Again With the Sputnik

In general I think the Obama Administrations’ education polices have been on target both in aims and means, but this paragraph from last night’s State of The Union elides an awful lot:

Half a century ago, when the Soviets beat us into space with the launch of a satellite called Sputnik, we had no idea how we would beat them to the moon.  The science wasn’t even there yet.  NASA didn’t exist.  But after investing in better research and education, we didn’t just surpass the Soviets; we unleashed a wave of innovation that created new industries and millions of new jobs.

Just to be clear, it’s not like Sputnik was launched, and then we got serious as a nation about educating children in math and science, and then those newly well-educated students invented a bunch of cool new stuff that enabled us to put a man on the moon. That’s not what happened. Sputnik was launched in 1957. Apollo 11 landed on the moon in 1969, when most of the students benefitting from new federal math and science funding were still in school.

It’s also a little strange to cite the Sputnik moment as a past triumph to be repeated less than a week after NAEP announced the latest somewhat dismal national learning results in science—or nine paragraphs before saying, in the very same speech, that “the quality of our math and science education lags behind many other nations.” So the Sputnik moment was transformative but it also didn’t work?

Moreover, as Charles Homans recently wrote, the whole space-race narrative has gotten pretty seriously distorted over time:

Eisenhower was concerned about the military implications of the Soviet space program, and Sputnik had genuinely alarmed him. But going to the moon, a venture of dubious strategic value, was another matter; it seemed only marginally relevant to the United States’ influence in the world….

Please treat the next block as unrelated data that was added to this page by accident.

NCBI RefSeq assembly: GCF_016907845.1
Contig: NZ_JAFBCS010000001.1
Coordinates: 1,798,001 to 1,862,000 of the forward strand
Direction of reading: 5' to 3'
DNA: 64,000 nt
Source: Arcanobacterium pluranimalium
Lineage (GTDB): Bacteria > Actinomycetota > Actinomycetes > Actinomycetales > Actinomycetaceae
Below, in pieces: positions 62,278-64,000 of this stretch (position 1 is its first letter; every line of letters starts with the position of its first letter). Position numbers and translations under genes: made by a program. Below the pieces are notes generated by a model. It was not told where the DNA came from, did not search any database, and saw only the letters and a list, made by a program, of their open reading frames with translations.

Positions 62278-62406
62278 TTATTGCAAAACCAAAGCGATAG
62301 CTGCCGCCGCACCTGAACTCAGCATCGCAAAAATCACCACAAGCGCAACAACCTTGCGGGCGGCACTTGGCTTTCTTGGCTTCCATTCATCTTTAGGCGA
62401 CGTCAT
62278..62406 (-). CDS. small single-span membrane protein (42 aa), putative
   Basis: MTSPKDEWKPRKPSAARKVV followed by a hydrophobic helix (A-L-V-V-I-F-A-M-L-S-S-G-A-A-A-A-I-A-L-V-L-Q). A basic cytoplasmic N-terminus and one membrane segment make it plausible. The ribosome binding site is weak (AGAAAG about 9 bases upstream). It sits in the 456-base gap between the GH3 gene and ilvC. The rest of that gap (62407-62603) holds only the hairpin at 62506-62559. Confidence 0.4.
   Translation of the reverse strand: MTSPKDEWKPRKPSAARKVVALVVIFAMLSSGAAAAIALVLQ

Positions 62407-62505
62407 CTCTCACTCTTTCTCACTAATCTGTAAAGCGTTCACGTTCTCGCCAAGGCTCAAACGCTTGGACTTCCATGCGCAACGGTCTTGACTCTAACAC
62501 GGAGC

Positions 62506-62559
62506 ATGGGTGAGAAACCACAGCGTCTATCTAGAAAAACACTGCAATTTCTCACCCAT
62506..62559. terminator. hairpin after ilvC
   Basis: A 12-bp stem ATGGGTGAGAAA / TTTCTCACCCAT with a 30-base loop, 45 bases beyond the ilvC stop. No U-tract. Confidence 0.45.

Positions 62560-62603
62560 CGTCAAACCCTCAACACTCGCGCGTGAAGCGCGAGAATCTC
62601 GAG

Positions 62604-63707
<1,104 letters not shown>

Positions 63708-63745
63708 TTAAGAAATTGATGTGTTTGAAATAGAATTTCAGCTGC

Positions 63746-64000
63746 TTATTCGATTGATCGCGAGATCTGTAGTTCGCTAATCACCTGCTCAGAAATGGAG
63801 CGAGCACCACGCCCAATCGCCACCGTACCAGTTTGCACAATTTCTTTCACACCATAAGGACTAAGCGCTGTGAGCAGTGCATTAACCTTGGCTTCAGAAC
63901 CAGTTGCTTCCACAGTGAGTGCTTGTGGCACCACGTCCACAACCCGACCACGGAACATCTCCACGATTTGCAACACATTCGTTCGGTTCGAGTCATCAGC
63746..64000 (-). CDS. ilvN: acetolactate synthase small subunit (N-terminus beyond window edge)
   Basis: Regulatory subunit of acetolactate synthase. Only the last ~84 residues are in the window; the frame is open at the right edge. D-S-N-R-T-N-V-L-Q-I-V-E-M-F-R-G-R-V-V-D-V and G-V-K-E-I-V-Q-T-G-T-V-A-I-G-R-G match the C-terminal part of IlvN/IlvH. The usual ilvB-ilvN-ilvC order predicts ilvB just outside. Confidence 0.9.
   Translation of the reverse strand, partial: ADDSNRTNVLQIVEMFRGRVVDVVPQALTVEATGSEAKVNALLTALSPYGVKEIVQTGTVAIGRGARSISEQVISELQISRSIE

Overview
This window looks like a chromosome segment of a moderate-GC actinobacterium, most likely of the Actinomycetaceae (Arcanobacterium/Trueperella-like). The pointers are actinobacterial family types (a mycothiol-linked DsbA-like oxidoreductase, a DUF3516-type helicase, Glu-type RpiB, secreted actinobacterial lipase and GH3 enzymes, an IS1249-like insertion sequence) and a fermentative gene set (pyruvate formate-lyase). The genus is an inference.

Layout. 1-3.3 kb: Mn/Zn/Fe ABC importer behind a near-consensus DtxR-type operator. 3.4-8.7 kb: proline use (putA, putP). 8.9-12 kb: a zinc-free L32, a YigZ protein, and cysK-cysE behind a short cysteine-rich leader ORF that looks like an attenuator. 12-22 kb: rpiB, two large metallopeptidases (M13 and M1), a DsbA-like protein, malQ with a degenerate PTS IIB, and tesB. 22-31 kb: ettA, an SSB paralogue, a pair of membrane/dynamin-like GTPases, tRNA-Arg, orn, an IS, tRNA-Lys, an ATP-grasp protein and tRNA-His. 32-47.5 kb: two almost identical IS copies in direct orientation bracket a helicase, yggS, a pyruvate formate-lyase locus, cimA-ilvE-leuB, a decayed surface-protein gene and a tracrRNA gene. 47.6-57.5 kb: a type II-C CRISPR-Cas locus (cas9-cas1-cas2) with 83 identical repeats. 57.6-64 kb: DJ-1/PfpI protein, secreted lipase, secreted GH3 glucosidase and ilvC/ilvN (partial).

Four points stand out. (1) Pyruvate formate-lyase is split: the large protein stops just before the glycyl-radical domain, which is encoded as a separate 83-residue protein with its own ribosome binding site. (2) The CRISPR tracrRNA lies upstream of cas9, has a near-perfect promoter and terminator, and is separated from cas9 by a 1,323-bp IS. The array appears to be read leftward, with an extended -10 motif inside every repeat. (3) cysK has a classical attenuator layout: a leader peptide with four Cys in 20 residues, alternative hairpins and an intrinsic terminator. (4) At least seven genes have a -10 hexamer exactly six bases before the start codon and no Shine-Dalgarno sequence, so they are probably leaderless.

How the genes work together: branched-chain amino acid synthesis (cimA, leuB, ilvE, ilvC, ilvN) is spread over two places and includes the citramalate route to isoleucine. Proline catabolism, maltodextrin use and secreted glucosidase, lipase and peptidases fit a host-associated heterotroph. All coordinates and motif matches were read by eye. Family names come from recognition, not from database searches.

In the last pages of John F. Kennedy and the Race to the Moon, [author John Logsdon] offers a striking reassessment:

“Forty years later, I find these comments either remarkably optimistic or remarkably naïve, probably both. What was unique about going to the Moon is that it required no major technological innovations and no changes in human behavior, just mastery over nature using the scientific and technological knowledge available in 1961. There are very few, if any, other potential objectives for government action that have these characteristics … [T]he Apollo experience has little to teach us beyond its status as a lasting symbol of a great American achievement.”

A symbol, undoubtedly—but what exactly do we do with it? In a speech in November, Steven Chu, Obama’s forward-thinking energy secretary, invoked the space race in calling for the United States to embrace an ambitious clean energy research and development agenda. China’s rapid advances in manufacturing solar photovoltaics, advanced electric-car batteries, and the like, Chu said, should be a “Sputnik moment”: a frightening wake-up call mobilizing Americans to once again prove their mettle at the barricades of technological progress.

But the United States in 2010 feels like a nation that no longer responds to Sputnik moments. The American exceptionalism that Kennedy nurtured as a goad to accomplishment has become a cocoon. Kennedy once lamented that the Soviets’ primacy in space had left the “psychological feeling in the world that the United States has reached maturity, that maybe our high noon has passed … and that now we are going into the long, slow afternoon.” In retrospect, he had it backward. It is the moon landing, not Sputnik or Gagarin, that haunts us. It is the point from which we measure our descent.

As I’ve said before, it’s a bad idea to premise educational improvement on a heaven-sent machine or analogous events.

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